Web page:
In this respect, there are lessons that can be learnt from Northern Ireland, where a fundamental part of success was the refusal to concede to binary narratives of Catholics or Protestants. Leadership on both sides in Israel and Palestine must be willing to move closer – a Trimble for every Paisley, a De Klerk to each Mandela, a contemporary Rabin to every Arafat. Leadership on both sides are responsible for building bridges; it is only through this that communication can improve and a sense of solidarity can be built. The intellectual wherewithal to disbelieve propaganda about a group in a vacuum is a difficult task, yet it becomes easier through the lived experience of interaction with them and seeing firsthand that information being spread is erroneous. As US President Abraham Lincoln once famously said, “I don’t like that man. I must get to know him better.”
One of the by-products of this misinformation has been the Israeli focus on security, resulting in much despair: a security wall deemed illegal by the International Court of Justice; checkpoints that exacerbate already prohibitive employment opportunities for Palestinians; and a policy of “defensive borders” that is a thinly veiled cover for further appropriation of Palestinian land, despite its failure to end rocket and mortar attacks by Hamas. Gaza has, since Israeli exit, been used as justification that Palestinians cannot be left to their own devices and to underline the need for a continued, hard military presence. To focus on Gaza, however, belies the reality that intricately-woven security cooperation between Israel and the Palestinian Authority in the West Bank has been a continuing success for many years. Ultimately, the Israeli government must heed the bottom line recognized by its own military: nothing will provide lasting security for Israel, Iron Dome included, more than peace.
Finally, the issue of justice – a matter that can only begin to take shape once ongoing crimes come to an end and with the recognition of historical wrongs; history, however, teaches us that it is rarely swift. Over a century passed between the beginning of the practice of the Stolen Generations in Australia and an acknowledgement of government wrongdoing by former Prime Minister Kevin Rudd; following the lengthy Saville Report in the UK, former Prime Minister David Cameron issued a formal apology for the actions of the British Forces on Bloody Sunday, over 40 years after the massacre; and, only weeks ago, France’s President Emmanuel Macron referred to French colonization of Algeria – which gained independence in 1962 – as a “crime against humanity”. The day will come, also, when a future Israeli government must apologize for wholesale crimes: forced evictions, extra-judicial killings, land grabs, severe curtailment of human rights, and economic suffocation of the Palestinian people – the reconciliation of Palestinians and Israelis depends upon it.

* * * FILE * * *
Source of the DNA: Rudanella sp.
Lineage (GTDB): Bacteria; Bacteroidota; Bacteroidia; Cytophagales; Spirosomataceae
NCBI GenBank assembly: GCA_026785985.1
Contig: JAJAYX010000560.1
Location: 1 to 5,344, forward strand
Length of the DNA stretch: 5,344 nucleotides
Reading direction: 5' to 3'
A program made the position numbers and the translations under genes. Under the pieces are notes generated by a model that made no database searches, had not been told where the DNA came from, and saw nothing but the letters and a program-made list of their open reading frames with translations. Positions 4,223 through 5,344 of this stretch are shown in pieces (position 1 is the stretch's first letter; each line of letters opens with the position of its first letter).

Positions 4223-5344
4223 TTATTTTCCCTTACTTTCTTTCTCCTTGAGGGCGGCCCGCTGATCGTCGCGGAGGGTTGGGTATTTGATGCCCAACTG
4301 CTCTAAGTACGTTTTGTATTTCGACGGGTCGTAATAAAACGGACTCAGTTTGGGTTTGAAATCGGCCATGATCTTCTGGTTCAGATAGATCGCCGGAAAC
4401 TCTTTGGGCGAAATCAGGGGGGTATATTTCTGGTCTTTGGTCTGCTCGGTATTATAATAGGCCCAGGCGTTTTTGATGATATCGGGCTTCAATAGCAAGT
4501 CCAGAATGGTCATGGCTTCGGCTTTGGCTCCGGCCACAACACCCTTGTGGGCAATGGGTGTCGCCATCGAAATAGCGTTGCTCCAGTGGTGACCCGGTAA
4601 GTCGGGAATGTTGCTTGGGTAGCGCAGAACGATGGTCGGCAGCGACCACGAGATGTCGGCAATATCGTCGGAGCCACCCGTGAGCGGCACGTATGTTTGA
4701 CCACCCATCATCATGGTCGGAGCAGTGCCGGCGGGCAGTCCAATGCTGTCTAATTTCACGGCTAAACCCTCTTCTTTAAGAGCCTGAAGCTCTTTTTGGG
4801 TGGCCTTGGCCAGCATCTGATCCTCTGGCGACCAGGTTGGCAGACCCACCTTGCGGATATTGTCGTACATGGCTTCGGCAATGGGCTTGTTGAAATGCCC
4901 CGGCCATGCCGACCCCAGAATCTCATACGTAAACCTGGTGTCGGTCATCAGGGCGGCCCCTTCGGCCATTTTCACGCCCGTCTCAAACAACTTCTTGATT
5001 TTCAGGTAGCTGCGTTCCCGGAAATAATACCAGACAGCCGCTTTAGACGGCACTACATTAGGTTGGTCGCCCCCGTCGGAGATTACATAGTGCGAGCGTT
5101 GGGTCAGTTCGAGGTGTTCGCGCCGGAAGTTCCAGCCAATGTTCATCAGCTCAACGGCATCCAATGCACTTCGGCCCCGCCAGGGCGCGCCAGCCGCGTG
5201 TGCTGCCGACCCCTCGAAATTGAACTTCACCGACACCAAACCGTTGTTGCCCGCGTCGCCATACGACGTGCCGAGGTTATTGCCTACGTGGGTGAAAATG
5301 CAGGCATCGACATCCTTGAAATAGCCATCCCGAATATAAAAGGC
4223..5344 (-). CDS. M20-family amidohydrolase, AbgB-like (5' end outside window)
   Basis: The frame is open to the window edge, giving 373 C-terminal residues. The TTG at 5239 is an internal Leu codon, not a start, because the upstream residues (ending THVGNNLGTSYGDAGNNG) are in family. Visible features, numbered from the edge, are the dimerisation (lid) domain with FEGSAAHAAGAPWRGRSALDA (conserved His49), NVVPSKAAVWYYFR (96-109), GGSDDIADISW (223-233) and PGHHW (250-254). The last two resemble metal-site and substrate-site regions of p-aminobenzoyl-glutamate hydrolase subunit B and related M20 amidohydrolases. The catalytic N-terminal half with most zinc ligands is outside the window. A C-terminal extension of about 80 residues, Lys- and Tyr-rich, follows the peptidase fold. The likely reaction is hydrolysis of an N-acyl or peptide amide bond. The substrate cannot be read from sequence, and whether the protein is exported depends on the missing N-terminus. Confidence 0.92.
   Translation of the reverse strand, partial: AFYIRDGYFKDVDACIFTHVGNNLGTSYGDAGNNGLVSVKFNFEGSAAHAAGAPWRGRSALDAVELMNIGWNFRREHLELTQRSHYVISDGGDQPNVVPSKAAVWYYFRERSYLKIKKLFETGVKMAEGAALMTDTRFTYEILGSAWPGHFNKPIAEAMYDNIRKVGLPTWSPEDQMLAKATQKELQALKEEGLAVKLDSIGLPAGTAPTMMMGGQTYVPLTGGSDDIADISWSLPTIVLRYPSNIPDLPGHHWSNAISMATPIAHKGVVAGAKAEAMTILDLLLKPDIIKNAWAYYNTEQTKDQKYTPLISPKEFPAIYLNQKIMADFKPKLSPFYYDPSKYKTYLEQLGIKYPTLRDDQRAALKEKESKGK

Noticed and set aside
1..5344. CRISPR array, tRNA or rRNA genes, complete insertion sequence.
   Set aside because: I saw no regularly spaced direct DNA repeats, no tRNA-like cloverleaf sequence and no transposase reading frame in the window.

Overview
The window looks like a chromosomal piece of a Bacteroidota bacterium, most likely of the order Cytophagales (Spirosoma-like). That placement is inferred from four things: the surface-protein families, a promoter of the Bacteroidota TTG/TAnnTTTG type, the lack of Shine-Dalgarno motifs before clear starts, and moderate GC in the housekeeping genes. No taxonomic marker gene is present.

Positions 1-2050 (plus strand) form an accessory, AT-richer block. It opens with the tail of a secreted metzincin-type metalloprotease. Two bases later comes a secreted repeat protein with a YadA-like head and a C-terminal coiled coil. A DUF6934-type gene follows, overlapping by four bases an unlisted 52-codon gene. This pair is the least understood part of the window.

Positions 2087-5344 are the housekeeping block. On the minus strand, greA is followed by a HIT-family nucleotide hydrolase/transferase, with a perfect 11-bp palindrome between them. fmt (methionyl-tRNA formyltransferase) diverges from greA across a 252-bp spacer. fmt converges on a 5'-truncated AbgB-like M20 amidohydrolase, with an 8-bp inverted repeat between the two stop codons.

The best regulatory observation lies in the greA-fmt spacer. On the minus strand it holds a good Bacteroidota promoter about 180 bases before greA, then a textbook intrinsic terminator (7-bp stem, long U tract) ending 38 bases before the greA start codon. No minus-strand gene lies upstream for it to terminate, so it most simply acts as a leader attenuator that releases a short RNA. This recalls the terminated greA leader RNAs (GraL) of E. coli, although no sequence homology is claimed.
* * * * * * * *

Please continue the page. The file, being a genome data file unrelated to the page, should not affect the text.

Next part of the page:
Incidents such as the free BBQ organised by Ichud Leumi outside Ofer military prison to taunt detained Palestinians on hunger strike highlight not only a visceral lack of humanity shown by some Israelis towards their fellow human beings but the chasm that is yet to be overcome between parties. Extremist views are held on both side in the vain hope that hammering can fix what requires a screwdriver. Such behavior ignores a core fact all-too-often neglected for its inconvenience and unpalatability to some: Israel and Palestine, for better or worse, are in a symbiotic relationship; neither state can ever achieve peace or security without the assistance, cooperation, and complicity of the other the assistance and complicity of the other.
Breaking the cycle of a ‘zero-sum’ game requires that Israel and Hamas realize that the promotion of rights for one party does not lessen those of the others – there is no finite quantity of rights or privileges that must be apportioned between the two sides. Searching for deep-rooted trust, lasting security, and meaningful justice are key to peace for all citizens, whether in one state or two. The sooner this is realized by both the general public and politicians in Israel and Palestine, the sooner they can begin the transition towards a much-needed more inclusive, constructive type of national and personal politics.
To me the Bible’s second Psalm is not a mystery, I do not say this as some sort of ‘brag’, I say it as an observation. I have studied the teachings of the Bible, Old and New Testaments since I was 10 years old, I am 60 now. During this time I have read through and studied through (there is a difference) the Bible many times. I am not going to say how many times I have done these things as studying G-d’s Word is not a ‘Cock Crowing’ contest. Studying the Scriptures is a practice of love just as Christianity is an act of love and obedience to our Creator. I ask you to please consider the definitions that I will give to you after I have completed typing in these 12 verses that make up the Second Psalm.
Why do the heathen rage, and the people imagine vain things?
The Kings of the Earth set themselves, and the Rulers take counsel together, against the Lord, and against His Anointed, saying,
Let us break their bands asunder, and cast away their cords from us.